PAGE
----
SEOUL, South Korea – President Moon Jae-in in Korea said on Monday that he wanted to meet again with North Korea's leader, Kim Jong-un, who made the appeal three days after Kim dismissed Moon's North-US mediation work as "officious" .
"Now is the time to start preparing seriously for an inter-Korean summit," said Mr. Moon. "As soon as the Nordic countries are ready, I hope that the two Koreas will be able to get together regardless of location and form and hold detailed and substantive talks on how to achieve further progress beyond the two previous summits between President Kim and President Trump."
But Mannes mediatorial role was recorded in doubt when the Hanoi summit suddenly ended without an agreement, and he has then struggled to claim its relevance. Despite Moon's optimism, both Mr. Trump and Kim in Hanoi found that their conditions for denuclear North Korea were too far apart for a compromise.
Last Thursday, the Moon visited White House to urge Mr Trump to revive the stopped talks between Washington and Pyongyang. Mr Trump said that while he was willing to meet Kim with a third time, he had no hurry. United States officials hope that the tightening of international sanctions will force North Korea into the negotiating table with a more tasty offer.
"It's not going to go fast," Trump said. "If it goes fast, it won't be the right deal."
Mr. The Moon is keen to resume inter-Korean economic projects that have been interrupted, such as the Kaesong Industrial Complex, to improve North-North relations. But Mr Trump said it was not "the right time" for such projects.
On Friday, he spoke to his country's rubber stamp parliament, and Mr Kim told Moon's efforts. He said South Korea would abandon its "sycophancy" to the United States and "subordinate everything to improve North-South band".
"The South Korean authorities should not act as official" mediators "and" boosters "who assume a vacillating position depending on the trend and engage in a series of visits, but be a party advocating the interests of the nation with its own spirit and voice, is part of the nation, "said Kim.
Mr. Kim also told lawmakers that he might consider meeting with Mr. Trump again, but only if Washington made a new proposal that his government could accept at the end of the year.
The Hanoi call collapsed after Kim demanded that the most bitter sanctions be lifted against the partial settlement of the country's nuclear program. Mr. Trump rejected Kim's offer as insufficient; The United States insists that it will not lift sanctions in the north without full, controllable nuclear power.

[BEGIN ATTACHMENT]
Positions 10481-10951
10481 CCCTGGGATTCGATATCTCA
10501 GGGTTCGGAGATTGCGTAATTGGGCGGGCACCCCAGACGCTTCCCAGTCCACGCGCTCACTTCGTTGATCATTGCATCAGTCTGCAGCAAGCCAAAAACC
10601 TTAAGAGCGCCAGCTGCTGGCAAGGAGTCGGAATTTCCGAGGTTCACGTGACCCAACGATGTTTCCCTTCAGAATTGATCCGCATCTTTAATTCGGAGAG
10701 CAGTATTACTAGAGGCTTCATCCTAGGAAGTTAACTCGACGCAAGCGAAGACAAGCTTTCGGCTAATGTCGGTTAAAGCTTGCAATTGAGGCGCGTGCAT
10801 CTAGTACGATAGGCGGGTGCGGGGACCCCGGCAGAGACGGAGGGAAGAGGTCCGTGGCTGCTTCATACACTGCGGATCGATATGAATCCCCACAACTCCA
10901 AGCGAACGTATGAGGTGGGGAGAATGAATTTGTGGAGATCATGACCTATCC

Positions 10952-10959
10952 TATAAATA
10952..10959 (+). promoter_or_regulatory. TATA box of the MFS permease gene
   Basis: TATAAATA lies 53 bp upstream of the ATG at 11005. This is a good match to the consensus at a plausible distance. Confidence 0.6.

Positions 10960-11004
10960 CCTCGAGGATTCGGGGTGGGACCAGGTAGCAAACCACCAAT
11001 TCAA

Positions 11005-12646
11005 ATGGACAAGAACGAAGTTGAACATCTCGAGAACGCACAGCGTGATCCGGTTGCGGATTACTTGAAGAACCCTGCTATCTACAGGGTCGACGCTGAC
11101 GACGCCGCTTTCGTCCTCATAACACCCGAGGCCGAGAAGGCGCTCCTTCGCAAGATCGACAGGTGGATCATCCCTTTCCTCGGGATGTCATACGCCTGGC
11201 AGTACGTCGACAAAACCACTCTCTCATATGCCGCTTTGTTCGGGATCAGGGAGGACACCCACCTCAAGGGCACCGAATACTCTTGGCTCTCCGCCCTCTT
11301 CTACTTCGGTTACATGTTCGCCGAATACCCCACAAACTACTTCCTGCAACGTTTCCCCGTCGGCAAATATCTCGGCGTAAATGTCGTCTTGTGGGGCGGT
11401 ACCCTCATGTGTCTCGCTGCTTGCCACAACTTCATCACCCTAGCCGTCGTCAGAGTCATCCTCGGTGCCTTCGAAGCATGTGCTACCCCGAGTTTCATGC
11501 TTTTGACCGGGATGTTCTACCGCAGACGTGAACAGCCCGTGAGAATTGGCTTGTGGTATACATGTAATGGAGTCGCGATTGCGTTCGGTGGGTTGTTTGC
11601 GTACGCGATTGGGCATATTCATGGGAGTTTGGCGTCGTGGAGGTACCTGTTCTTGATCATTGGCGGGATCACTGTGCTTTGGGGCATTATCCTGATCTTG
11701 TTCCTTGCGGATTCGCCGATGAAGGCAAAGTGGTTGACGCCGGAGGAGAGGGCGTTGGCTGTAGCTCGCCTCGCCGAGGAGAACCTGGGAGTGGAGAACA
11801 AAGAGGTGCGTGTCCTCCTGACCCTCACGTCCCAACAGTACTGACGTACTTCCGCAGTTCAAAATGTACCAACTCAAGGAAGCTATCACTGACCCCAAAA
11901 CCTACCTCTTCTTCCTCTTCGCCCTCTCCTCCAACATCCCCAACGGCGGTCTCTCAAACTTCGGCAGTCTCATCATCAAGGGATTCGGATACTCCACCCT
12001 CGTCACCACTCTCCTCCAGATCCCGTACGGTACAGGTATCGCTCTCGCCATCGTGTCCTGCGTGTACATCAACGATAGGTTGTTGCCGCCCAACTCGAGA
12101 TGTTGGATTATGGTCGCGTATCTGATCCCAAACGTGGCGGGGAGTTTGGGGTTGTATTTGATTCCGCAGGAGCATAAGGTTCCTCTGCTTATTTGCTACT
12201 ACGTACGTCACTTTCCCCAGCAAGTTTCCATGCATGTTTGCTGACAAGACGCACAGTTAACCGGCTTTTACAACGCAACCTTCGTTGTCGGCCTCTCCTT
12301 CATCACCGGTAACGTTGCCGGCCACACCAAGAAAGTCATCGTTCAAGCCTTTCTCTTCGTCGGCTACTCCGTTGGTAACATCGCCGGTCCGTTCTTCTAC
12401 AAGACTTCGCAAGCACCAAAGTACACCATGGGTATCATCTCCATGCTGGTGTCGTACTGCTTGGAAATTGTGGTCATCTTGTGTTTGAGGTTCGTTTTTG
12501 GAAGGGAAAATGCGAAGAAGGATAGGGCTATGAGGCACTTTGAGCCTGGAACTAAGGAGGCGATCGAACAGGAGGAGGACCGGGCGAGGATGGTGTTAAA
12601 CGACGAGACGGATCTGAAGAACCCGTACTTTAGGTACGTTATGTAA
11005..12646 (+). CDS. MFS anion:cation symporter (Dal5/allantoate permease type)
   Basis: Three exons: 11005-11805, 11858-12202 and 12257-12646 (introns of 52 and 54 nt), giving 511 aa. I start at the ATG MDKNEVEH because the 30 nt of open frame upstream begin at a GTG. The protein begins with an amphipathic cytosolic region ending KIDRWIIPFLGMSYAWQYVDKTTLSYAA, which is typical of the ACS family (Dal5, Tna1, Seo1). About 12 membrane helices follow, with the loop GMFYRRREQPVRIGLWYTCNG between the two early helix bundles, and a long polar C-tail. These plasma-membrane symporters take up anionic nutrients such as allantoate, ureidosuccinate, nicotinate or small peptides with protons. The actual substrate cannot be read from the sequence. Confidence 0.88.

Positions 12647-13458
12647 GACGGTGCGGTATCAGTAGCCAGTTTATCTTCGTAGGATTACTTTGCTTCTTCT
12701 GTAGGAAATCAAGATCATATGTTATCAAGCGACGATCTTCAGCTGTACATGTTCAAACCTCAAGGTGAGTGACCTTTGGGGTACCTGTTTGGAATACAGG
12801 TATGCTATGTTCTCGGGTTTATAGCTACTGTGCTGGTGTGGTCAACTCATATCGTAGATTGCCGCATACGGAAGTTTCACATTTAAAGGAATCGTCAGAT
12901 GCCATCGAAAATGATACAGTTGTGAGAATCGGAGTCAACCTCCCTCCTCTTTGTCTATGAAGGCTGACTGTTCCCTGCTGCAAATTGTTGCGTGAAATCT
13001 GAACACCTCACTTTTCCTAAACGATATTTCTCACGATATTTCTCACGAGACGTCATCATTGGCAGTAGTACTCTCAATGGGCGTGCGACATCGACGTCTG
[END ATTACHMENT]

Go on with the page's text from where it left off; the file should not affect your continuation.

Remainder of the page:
On Monday, Moon did not respond to Kim's characterization of his efforts as "officious".
Instead, he put a positive spread on Kim's speech, where the North Korean leader also expressed his "immeasurable determination, which was clarified before, to transform North-South bonds into sustainable and lasting reconciliation and cooperation."
Mr. The Moon expressed "high regard for President Kim's insignificant engagement" to consider a third summit with Trump. He even interpreted Kim's speech as explaining "his firm commitment to achieving nuclear weapons", although Kim did not use the word "denuclearization" in his address.
Mr. The moon said the dialogue was open and that peace on the Korean Peninsula was "a matter of survival" for South Koreans, and he defended his diplomatic role.
"As an architect of the peace process in the Korean Peninsula, we have done what we have to do and what we can do in a way that fits our status as the fate of the Korean peninsula," he said. "My government will not shrink from this responsibility Mr. Kim's speech, including his conditional will to meet Trump, has left room for Moon's engagement, analysts said. Mr. Moon has also benefited from North Korea's decision not to bring a military parade on Monday to mark the birthday of Kim Il-sung, Kim's late grandfather and founder of North Korea.
But with inter-Korean economic projects still frozen, Kim can see some incentive to meet Mr. Moon anytime soon.
"It's not clear if what South Korea can offer under the penalty scheme is enough to attract North Korea back to talks, "said Leif-Eric Easley, a professor of international studies at Ewha Womans University in Seoul.